For the Love of Bread

In a world overrun with ‘low-carb,’ ‘sugar-free’ dare-I-say-nonsense, I believe there’s still a place for the most basic of human food staples.  Since humans domesticated grain, nearly every culture has devised some way of turning it into that most basic food.  Being unable to afford it has resulted in revolutions and riots in fact.  So why all this hate for bread now?  I could get into a long discussion about the role of GMOs, refined sugars, and processed foods in general in the demonizing of modern bread, but I think most of it is tied to a variety of fad diets out there.  If you have Celiac’s Disease, you no doubt find the idea of going gluten-free as a diet slightly offensive (and you probably realize there are wonderful gluten-free options nowadays which still allow you to enjoy bread if you choose).

I love to bake my own bread.  I bake bread at least once a week around here, usually the obligatory challah on Friday afternoons.  Sometimes I bake bread for other occasions though, such as garlic knots for pasta, sandwich loaves, or the delicious cousin to bread, buttermilk biscuits on weekend mornings.  To me, it’s about more than just getting my carb fix.  It’s about tradition and that link between my kitchen and the millions of others throughout time which have provided this basic subsistence through baking.  It’s also a great food to start getting young kids in the kitchen.  You usually don’t need a knife for basic bread and kids like to get their hands in the dough and squish it up.  Punching down the dough?  That’s fun for everyone and I’ve found, a great stress-reliever for mom particularly.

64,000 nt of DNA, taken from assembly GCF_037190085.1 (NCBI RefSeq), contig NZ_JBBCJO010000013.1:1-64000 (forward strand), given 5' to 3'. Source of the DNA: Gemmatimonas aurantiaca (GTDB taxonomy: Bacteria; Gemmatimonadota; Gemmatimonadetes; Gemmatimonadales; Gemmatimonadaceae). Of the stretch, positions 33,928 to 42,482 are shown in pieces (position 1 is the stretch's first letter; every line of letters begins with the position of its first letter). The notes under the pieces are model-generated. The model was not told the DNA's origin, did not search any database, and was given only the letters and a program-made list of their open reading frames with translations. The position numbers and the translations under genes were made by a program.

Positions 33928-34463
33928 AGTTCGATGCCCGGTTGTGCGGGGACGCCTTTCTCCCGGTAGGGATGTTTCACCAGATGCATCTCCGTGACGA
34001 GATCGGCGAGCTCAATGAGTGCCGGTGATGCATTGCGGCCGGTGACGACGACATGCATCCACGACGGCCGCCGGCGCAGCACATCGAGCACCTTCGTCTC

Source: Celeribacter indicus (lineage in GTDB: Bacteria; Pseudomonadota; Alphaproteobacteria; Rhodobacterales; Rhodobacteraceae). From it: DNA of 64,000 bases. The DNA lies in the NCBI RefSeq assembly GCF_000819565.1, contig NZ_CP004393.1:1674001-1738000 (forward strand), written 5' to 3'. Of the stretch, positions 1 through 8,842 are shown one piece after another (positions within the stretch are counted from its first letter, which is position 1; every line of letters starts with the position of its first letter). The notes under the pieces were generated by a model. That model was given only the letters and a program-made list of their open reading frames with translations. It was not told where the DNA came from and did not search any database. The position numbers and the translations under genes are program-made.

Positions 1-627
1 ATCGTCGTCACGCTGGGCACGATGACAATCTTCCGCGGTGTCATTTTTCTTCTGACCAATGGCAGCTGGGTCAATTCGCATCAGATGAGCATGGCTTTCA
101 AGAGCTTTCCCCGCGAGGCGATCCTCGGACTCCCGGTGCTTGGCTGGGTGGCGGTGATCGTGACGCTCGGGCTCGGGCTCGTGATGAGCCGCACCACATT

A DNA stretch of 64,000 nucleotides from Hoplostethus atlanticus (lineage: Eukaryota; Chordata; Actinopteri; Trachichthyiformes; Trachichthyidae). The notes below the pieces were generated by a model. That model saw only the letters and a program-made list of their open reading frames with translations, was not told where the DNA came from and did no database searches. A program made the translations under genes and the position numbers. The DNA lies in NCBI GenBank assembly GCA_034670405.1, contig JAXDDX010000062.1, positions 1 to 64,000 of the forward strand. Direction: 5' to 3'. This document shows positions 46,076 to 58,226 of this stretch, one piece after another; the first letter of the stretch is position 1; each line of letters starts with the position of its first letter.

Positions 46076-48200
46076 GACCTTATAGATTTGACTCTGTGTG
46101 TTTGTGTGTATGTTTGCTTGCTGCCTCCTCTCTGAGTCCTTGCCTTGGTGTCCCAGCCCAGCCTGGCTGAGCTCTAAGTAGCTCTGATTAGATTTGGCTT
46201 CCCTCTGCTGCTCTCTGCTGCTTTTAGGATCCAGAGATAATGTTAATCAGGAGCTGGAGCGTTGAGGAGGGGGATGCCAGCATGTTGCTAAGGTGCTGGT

Here’s my favorite recipe for challah adapted from A Day Apart: Shabbat at Home by Noam Sachs Zion and Shawn Fields-Meyer (Shalom Hartman Institute 2004, p.17).  My changes from the original have been marked with an asterisk.

Combine 2/3 cup olive oil*, 1 cup sugar (raw or organic), 3 teaspoons kosher salt, and 2 cups warm water in a large bowl, stirring gently.  Sprinkle in 3tbsp. active dry yeast and stir once or twice more.  Let settle for 10-15 minutes or until foamy-looking*.  Add approximately 5 cups organic unbleached flour and stir until dough comes together (dough will be sticky, but I work in another 1/2 cup or so while kneading)*.  Generously flour a flat surface and knead the dough ball, working in additional flour until no longer sticky but smooth and pliable.  Then, I rinse out my large bowl and add in 1/2tsp. olive oil to oil the entire bowl*.  Return the dough ball to the bowl, cover, and place in an oven which had been preheated to 180 degrees and then turned off*.  Let rise for 1-2 hours (longer is better).  After dough has doubled, scoop back out onto flat floured surface.  From here, you can cut and braid it any way you like.  It can make 2 large traditional braided loaves or 4 smaller ones.  I sometimes make small knotted rolls which are baked in a round cake pan and are delicious.  You could even make a round-top loaf in a loaf pan.  I would recommend brushing any of your creations with an egg wash or melted butter*.  Preheat oven to 350 degrees and bake until golden on top (times will vary based on your braiding, etc.).

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